Suggested Changes to the Copyright Transfer Practice


Please click here for the recent developments (September 2007 - February 2008) and here for conclusions. -OP

I want to present gere some of my thoughts and ideas on the current relations between mathematicians and journal publishers.

In this context, the main role of publishing companies is to disseminate mathematical knowledge. It is reasonable that they charge for their services, or even make considerable profits, provided this does not impair the quality of their service.

However, we see some quite alarming trends in recent years. It seems that the high prices on many paper journals (which often exceed by far any reasonable estimates of the publication costs) force academic institutions to opt for a temporary access to the online versions. For example, even Carnegie Mellon University, one of the most prestigious technical universities in the USA, stopped (in 2004) the paper subscription to Discrete Applied Mathematics, Discrete Mathematics, Journal of Combinatorial Theory (both Series A and B), and many other journals.  Thus the access to these issues for the future CMU researchers will completely depend on the publishers' providing the on-line service at an acceptable price.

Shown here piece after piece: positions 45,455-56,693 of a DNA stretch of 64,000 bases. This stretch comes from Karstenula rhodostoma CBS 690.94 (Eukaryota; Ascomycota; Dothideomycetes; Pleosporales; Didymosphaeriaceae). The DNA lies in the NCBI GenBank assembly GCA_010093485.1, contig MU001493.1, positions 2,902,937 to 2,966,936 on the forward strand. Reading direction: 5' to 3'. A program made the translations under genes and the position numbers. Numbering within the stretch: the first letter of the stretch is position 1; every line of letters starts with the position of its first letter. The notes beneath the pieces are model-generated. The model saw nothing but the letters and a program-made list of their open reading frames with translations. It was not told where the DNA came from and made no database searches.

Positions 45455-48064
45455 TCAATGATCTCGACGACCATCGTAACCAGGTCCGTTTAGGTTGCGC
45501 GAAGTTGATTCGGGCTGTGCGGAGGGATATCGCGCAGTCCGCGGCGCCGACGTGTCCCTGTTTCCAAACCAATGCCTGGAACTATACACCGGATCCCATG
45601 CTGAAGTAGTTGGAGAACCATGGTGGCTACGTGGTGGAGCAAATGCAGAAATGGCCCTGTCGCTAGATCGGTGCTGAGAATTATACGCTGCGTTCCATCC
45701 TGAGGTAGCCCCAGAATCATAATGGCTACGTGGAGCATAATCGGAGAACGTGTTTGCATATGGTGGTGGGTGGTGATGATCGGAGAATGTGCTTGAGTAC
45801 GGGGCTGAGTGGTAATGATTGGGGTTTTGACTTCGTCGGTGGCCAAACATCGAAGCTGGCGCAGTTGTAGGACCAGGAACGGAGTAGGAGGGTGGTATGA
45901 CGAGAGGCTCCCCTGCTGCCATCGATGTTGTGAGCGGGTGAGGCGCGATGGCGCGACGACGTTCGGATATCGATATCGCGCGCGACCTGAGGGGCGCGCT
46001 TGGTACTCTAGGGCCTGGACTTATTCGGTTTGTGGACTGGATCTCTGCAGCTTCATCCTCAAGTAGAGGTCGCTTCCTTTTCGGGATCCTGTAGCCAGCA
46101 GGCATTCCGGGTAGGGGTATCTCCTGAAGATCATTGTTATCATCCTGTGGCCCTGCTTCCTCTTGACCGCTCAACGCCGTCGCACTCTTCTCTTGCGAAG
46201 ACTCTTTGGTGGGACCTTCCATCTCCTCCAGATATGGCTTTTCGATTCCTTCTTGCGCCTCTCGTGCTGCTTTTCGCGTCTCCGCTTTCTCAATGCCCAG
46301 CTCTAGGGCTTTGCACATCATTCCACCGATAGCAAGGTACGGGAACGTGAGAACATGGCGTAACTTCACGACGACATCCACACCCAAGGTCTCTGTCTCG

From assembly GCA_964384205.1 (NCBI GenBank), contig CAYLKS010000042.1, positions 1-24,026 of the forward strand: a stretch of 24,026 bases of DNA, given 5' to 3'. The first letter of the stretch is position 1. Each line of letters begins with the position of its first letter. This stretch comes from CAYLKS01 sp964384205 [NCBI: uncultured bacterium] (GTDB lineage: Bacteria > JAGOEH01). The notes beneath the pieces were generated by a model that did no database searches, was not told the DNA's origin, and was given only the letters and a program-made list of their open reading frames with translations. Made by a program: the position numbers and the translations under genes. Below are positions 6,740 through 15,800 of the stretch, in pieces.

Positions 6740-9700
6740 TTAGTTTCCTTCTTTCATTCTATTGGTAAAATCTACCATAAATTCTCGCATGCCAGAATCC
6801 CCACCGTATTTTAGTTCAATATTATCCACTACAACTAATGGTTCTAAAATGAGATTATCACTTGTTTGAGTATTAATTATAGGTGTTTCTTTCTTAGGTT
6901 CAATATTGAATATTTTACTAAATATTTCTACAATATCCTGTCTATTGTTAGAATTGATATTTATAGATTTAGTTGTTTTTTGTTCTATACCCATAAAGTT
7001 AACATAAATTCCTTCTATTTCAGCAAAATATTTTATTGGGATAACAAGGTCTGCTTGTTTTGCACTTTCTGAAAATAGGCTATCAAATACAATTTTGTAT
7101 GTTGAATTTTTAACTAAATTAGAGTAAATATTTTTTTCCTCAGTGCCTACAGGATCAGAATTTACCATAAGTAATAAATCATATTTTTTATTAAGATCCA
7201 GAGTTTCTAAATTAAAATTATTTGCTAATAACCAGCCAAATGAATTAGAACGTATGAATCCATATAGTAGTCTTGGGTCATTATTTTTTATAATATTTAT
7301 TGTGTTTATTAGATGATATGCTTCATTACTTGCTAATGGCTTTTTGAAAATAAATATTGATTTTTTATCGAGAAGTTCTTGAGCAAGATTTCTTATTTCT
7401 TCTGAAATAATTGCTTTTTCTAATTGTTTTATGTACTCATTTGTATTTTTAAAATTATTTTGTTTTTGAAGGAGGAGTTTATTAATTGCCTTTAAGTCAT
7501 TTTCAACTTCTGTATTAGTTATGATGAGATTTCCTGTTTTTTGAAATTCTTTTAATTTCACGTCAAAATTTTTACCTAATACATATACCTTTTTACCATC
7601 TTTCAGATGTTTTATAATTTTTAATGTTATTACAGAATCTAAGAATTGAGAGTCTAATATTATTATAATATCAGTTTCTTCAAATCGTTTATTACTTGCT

At the same time, a typical copyright transfer form that the publishers currently require the authors to sign gives the publishers a practically unrestricted control over the contribution. (For example, do mathematicians have any, even slightest, control over the journal prices now?) Essentially, the only legally allowed ways for disseminating the article without the publisher's permission are limited to the authors' personal web-pages and sharing (p)reprints with colleagues. This relies on the authors' willingness and possibility to do so; thus in no way it can serve as the primary source of scientific reference. (Especially that many publishers explicitly forbid putting the final version on web.)

There are could be many reasons why an article cannot be obtained from the author:

  1. the author is dead either physically or in the meaning used by Erdös (that is, not doing research anymore);
  2. the author is not so impeccably organized as to have copies of all papers readily available;
  3. the author  is too busy to put preprints on-line or post copies on request.
Actually, there is a good excuse/reason for the last type of behavior: mathematician's direct duty is to prove beautiful theorems and write them up while the mundane task of copying/posting/cataloging is just a waste of time which could be spent more productively otherwise.

Hence, in 10-20 years private publishers will hold exclusive rights to a large share of the mathematical research published today. So, if huge prices will happen to generate more revenue (even if fewer copies are sold), it is very likely that the publishers will take the advantage of it. (This seems to happen already.) It is obvious who will suffer most in this scenario.

In my opinion, a possible solution to this problem is to change the terms and conditions of the agreement between the authors and  the publishers. In a nutshell, I suggest to use the essentially the same copyright form, except for the following clause (which is also included into the text of the article):

"After [DATE]  this article can be freely copied in any quantities, on any media, and by any parties, also for the purposes of selling. The content of the article, including this notice, must be passed unaltered at all times."